When in Santiago, do as the Chileans do

When in Santiago, do as the Chileans do

Accompanying song: Oh Land – White Nights

I’ve now been in Santiago for ONE month… and to be honest it’s been lovely so far. I’ve only had one day of homesickness, mostly due to missing my fantastic friends back-home and the fact that food just doesn’t taste how I expect here! It is impossible to make a meal like I’m used to. All the ingredients are different (my self-saucing chocolate pudding tastes so strange here, I think it’s the cocoa) and none of the supermarkets I’ve visted have pre-made recipe bases! Seriously, I used to think I could cook. If I wanted to make a curry, a mince dish, well anything savory for that matter, I just went to the wall of Maggi recipe base mixes in any supermarket and looked for a sachet to my liking, followed the instructions and presto, a delicious meal! Here you cook from scratch. On the upside I now know how to cook some meals from scratch (I have an aweeeeesssome recipe for Chicken Curry which I might post on here soon). (more…)

Pretty picks: Flores Mosqueto

Accompanying song: Oh Land – Sun Of A Gun

Today I thought I would introduce you to one of my favourite places that I have discovered in Santiago so far, Flores Mosqueto.

It’s the most enchanted cafe that doubles as a florist shop and is situated on Mosqueto calle, a little road next to my apartment which I am in love with, in Santiago Central. They have a whole cabinet full of delicious sweets, lovely waiters and a fantastic avocado and chicken sandwich. Ñam! (“yum” in Spanish). (more…)

Serenaded at university

Serenaded at university

Last week while sitting at my desk at uni a man started singing, at the top of his lungs, to me…

There is famous song in Chile with my name in it… Te Recuerdo Amanda. After one of the ladies in the room sighed loudly and sharply spoke a phrase in Spanish, the singing came to an end and we all got back to work.

It turns out that the song, Te Recuerdo Amanda, is actually a sad song that is used as an emblem to mark the tough political journey Chile has had over the past fifty years. It is this very political journey that you cannot ignore while spending time in Santiago. (more…)

Nightmares of cash machines

Before coming to Chile I felt reasonably well informed about the culture, the climate, the beauty, the risks. I was told about/read about pick-pocketers, muggings, robberies, pollution – but didn’t feel too concerned with all of this, as I felt prepared. A nightmare where I was at a money machine and couldn’t read the many words on the screen however was the one thing that really scared me. In the dream I was desperate, but couldn’t get the money that was necessary for my survival.

I’ve now spent one whole week in Chile. I’ve eaten the most tasty avocados every day, talked with amazing and beautiful people, seen the most spectacular architecture, attended a lecture in Spanish, waited in government lines, seen a “real” protest, giggled at the cuteness of animals on the streets, ridden the subway, reunited with a dear friend, settled in at my university, wrestled with the time difference, caught one attempted pick-pocketer, ordered food in Spanish,  worked, studied, spoken with strangers in broken Spanish and loved every single moment of it, all of it.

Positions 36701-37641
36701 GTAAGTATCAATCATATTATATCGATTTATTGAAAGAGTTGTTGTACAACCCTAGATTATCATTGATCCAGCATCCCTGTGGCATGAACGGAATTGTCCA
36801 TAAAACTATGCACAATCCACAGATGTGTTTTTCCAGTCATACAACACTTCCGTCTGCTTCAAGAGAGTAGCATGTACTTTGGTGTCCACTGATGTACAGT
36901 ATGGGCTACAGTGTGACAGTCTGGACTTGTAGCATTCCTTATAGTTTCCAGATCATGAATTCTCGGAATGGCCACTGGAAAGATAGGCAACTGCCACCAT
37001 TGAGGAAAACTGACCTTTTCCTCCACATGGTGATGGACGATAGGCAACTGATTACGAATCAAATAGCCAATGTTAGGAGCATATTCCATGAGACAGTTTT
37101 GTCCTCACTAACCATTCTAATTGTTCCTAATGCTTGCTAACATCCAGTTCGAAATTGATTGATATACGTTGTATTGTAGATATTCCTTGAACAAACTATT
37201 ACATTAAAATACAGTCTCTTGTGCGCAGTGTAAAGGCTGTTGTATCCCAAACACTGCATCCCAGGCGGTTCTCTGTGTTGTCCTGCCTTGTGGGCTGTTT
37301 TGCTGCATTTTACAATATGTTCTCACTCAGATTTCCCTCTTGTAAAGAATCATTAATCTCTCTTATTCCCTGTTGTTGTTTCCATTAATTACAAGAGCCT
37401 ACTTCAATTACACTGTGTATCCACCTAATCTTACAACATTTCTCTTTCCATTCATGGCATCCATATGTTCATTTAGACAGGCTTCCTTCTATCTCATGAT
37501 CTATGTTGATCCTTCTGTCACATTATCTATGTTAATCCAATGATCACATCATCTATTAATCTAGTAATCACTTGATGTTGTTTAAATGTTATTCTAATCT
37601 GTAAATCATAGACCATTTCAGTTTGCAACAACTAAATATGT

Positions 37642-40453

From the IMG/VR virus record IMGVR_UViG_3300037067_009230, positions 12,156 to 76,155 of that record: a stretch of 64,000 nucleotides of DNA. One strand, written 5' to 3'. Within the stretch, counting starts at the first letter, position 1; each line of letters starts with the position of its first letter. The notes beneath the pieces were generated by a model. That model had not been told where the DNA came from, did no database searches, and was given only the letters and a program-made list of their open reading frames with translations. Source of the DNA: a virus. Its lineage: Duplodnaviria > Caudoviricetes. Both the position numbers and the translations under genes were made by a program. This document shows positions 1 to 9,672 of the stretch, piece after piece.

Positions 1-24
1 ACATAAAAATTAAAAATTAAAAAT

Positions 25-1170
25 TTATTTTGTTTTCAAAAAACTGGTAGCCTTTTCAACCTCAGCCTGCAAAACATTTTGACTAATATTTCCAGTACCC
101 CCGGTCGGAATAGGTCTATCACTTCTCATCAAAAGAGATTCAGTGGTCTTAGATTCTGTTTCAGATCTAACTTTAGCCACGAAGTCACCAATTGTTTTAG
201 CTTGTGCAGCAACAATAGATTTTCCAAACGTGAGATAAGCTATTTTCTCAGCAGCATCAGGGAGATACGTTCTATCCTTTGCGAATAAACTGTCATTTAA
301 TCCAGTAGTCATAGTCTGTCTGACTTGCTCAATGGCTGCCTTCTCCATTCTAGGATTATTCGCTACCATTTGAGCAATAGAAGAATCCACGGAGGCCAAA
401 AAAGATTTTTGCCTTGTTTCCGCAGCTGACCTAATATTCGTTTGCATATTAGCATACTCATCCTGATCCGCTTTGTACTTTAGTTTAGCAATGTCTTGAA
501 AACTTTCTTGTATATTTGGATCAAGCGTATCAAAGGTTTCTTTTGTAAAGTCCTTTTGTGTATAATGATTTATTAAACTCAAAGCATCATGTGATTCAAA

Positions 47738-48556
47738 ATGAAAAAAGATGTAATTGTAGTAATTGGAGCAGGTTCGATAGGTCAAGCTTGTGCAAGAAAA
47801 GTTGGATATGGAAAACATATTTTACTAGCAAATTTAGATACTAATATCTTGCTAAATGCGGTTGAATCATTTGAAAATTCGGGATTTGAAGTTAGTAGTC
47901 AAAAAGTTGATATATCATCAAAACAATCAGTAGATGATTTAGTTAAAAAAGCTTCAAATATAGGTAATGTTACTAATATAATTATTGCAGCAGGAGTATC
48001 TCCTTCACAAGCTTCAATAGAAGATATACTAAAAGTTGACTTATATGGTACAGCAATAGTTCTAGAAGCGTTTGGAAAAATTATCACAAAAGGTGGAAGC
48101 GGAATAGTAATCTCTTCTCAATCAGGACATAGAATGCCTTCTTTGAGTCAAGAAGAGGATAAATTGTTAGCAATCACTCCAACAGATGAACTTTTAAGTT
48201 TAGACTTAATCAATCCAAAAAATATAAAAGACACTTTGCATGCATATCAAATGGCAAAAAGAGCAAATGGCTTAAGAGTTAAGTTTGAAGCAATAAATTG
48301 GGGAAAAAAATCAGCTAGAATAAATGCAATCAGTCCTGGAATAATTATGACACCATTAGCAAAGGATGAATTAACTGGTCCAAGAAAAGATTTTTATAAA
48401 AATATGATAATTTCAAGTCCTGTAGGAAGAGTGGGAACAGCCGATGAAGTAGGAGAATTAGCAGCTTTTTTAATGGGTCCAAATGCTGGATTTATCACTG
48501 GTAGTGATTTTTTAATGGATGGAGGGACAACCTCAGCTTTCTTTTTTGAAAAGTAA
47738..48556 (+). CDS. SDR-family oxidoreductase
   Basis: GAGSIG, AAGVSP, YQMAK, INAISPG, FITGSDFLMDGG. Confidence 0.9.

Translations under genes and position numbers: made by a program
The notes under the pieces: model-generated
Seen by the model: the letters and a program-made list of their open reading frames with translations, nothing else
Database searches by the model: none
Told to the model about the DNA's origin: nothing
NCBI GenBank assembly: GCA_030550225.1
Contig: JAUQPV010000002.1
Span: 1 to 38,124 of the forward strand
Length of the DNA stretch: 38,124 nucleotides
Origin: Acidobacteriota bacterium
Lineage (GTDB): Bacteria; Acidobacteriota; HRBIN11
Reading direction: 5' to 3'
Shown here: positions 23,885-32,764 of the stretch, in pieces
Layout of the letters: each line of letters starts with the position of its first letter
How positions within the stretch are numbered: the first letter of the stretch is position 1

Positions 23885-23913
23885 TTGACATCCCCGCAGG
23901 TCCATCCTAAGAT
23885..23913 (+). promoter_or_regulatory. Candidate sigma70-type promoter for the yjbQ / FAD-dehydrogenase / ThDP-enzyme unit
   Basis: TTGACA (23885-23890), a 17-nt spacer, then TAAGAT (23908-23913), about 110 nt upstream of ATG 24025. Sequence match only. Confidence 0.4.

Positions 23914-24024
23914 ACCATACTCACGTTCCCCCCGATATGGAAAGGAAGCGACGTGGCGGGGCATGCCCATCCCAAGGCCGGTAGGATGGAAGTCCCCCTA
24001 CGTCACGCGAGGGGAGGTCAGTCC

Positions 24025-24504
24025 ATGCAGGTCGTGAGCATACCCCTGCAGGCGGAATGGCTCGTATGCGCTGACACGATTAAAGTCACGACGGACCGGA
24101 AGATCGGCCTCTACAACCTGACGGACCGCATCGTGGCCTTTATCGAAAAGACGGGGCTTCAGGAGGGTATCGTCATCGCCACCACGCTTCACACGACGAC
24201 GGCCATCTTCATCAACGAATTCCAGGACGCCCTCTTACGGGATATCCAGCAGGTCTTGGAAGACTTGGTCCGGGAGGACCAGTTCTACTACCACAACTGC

I have had the blessing to have a dear friend show me around the city, escort me on the subway, translate for me when necessary, teach me how to operate in a city that  has both its charms and its  dangers – so couldn’t have had a better introduction to my new home.

I’ve tried new food. Including tuna, chirimoya, pepino….


Chile, it’s like different worlds within one city. It’s beautiful yet it’s also ugly in places,  it’s hostile on the streets yet people are friendly when talking in private. It’s diverse. It’s alive. It’s different to what I am used to, yet I really think I am going to like it here – and I feel there is so much I can learn here. I still have so much to explore and will write more once I feel I have some perspective. But for now it’s all just so new. Every single day, every hour I’m experiencing something different. This really is an adventure and better than I had hoped and yet it already feels normal.

I feel like I have been none-stop with errands and study, which is why life here already feels normal. The feeling of stress doesn’t need a passport. I have a very exciting weekend ahead to look forward to however. I’ll go shopping at a very cheap outdoor (and highly dangerous) market on Saturday, a party with a girl I meet in a very very long line while getting my Chilean ID registered – that night, then Sunday I’ll be experiencing one of Chile’s favourite pastimes it seems, church, before having lunch with one of my best friend’s family two hours out of the city.

Now my biggest barrier to overcome is the money machine. Just like the nightmare I had back in New Zealand, I was standing infront of a money machine yesterday, with the most unaccommodating font, a whole screen stuffed full of words with different options – none of which I am familiar with, and a huge queue of people waiting for me to get out my money and move along. I couldn’t do it. I explored all my options and even waiting in line for another ten minutes to give it a second go. My heart was beating, I was trying so hard to make sense of the options – but didn’t figure it out. I might see if I can scout out an unoccupied money machine this weekend so I can take my time to translate the options. Fingers crossed I can get out cash by myself…